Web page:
The sages of Israel have understood this “kingdom of brass [copper]” to be spreading through intellectual prowess out to the four directions of the world, moving swiftly like its image of a leopard with four wings, and “bearing rule over all the earth” (Dan. 2:39,7:2-7).(10) They saw Yavan’s real intention to make the Torah inaccessible to Israel and thereby destroy the sanctity that is embodied by it in the world. Without attachment to G-d’s holiness via the commandments, Israel’s destruction would ensue. The spirit of blood-red Edom, transferred to and inherited from ancient Rome was to power the secular and religious institutions of the West till the last days. Its galut would be the last one before Israel’s redemption from it and would not end completely till the coming of the Messiah.

The effects of Galut Edom’s “spiritual” origins were made evident in the wake of the conquests of Alexander the Great who forced not just Hellenistic culture and philosophy but also itsgods on all conquered peoples. Beginning with Constantine, the spirit of Edom even more powerfully dominated the West with the added power of ecclesiastical authority. During the Middle Ages the lowest level of ignorance was reached when Aristotelian logic was given Divine status and placed on the same level as the Scriptures. It was used “to corroborate the veracity of the highest and most abstract matters of faith, including the existence of G-d.”(11) This is why Ephraim’s last days’ return is to be from the grip of the spirit of whoredoms in the west (Hos. 4:12, 11:10). This hold, or grip, is insidiously deceptive for it does not seem as a prison at all. It seems “natural” because it harnesses natural human psychological drives for its unholy purposes. Its overpowering effect is driven by the “spirit of Ishmael,” the drive for pleasure, and the “spirit of Esau,” the drive for power.(12) Though these human drives are not evil in themselves, these “spirits” i.e. unseen spiritual forces of the world which control them, are. Truly, the physical Galut Yavan of Antiochus was a precursor and an essential component of a deeper galut, the dark hatred of Edom that subtly but thoroughly colors and possesses the institutions of the West. This pervasive influence with its appeal of superior intellectual power seductively conquered the West with the civilized face and veneer of Greco-Roman civilization. Ever since, like a “spirit” in the mind, it held its host with an iron(13) grip from true enlightenment. Appearing to be advanced, fair, ideal and inclusive, in effect for millennia it has opposed the release of Israel to her G-d.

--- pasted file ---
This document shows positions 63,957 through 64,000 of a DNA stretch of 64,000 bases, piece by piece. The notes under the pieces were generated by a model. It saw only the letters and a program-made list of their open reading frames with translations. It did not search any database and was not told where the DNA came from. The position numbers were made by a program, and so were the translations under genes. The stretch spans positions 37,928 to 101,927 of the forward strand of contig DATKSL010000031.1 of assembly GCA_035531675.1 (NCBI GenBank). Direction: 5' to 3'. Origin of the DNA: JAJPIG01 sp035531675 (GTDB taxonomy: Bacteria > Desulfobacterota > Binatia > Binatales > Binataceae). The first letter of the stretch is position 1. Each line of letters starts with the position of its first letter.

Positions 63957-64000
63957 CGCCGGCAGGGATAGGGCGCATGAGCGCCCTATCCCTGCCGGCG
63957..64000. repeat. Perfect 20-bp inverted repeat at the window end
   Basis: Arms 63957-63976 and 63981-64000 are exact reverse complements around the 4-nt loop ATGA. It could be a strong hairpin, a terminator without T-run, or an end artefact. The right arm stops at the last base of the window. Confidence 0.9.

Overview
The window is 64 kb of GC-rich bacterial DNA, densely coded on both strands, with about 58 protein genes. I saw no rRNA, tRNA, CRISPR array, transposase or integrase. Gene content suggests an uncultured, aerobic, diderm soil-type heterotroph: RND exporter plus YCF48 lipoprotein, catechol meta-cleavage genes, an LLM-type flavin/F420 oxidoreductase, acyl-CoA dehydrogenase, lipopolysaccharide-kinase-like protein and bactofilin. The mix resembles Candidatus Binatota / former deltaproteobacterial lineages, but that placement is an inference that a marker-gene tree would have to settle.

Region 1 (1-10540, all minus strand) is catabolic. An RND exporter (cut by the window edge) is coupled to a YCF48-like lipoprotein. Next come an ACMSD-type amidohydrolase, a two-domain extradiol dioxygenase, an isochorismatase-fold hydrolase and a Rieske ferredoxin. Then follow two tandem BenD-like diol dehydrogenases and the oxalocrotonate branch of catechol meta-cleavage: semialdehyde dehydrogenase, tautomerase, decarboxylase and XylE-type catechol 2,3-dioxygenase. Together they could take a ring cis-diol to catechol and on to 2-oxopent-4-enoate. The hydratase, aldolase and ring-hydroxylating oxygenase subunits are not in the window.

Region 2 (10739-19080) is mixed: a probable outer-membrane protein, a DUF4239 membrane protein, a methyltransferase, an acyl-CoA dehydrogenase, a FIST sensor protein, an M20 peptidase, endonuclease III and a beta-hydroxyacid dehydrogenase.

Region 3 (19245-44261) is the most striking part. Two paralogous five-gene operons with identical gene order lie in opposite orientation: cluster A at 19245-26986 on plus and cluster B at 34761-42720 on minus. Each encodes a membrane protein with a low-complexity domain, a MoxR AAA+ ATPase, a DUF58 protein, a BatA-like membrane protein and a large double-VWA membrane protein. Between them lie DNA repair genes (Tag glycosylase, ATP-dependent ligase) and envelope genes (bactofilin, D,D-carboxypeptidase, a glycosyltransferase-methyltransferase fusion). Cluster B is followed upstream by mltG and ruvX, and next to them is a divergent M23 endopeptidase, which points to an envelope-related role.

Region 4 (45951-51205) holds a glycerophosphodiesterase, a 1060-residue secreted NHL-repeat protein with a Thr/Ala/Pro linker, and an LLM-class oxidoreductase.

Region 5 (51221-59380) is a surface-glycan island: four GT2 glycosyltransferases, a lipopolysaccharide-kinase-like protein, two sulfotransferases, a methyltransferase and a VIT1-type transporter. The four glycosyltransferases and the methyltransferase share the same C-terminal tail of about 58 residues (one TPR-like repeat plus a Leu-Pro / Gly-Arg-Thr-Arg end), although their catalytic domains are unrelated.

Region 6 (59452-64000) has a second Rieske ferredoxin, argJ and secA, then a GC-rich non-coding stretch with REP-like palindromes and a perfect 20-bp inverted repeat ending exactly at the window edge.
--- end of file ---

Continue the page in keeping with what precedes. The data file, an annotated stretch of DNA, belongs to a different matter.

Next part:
This illusion has been perpetuated to our very days by the often seemingly benevolent attitudes of those in power that promote anti-Torah measures. The Roman emperor Hadrian in his “kind-heartedness” wished to “save the Jews from injuring themselves” by forbidding circumcision, of which G-d said “it is my covenant between me and you;” a sign in the flesh that we are to keep the commandments with that flesh and the heart of the flesh (Gen. 17:10). Moreover, Hadrian outlawed the Shabbat, of which G-d also said, “it is a sign between me and you for ever” (Ex. 31:17). He also opposed the principle of family purity, whose statutes are the source of Jewish holiness in the home and before G-d. Rome specifically targeted for destruction and replacement the most fundamental declaration of Israel’s faith, the Sh’ma: “Hear O Israel, the L-RD our G-d the L-RD is One.” All these decrees could have but one aim and one result, to bring about the assimilation, or as the Romans later put it, the “civilization” of the Jewish people.(14) This Rome undertook with a fiery “missionary” zeal and after the destruction of the Second Temple began a systematic campaign to eliminate the observance of the commandments. Above all, the teaching of the Torah was eventually forbidden, for the Romans now realized that in this lay the hidden strength of this nation.(15) The influence of the spirit of Edom reached a height under the influential reign of Justinian I, 527-565 CE. He severely restricted economic and religious life [for Jews] in his empire, prohibited Torah study and many other Biblical statutes and commandments. Particularly singled out was the recitation of the Sh’ma, whose clear declaration of the Oneness of G-d, openly contradicted Christian doctrine. In his collection of Roman laws known as Corpus Juris, Justinian included all the anti-Jewish laws passed by his predecessors and by himself. Since this collection served as the textbook for the study of law throughout the Middle Ages, it contributed significantly to the anti-Semitic hatred in which subsequent generations were raised.(16)

Of What use is this “Strange Thing” Chanukah to Me? (see Hos. 8:12)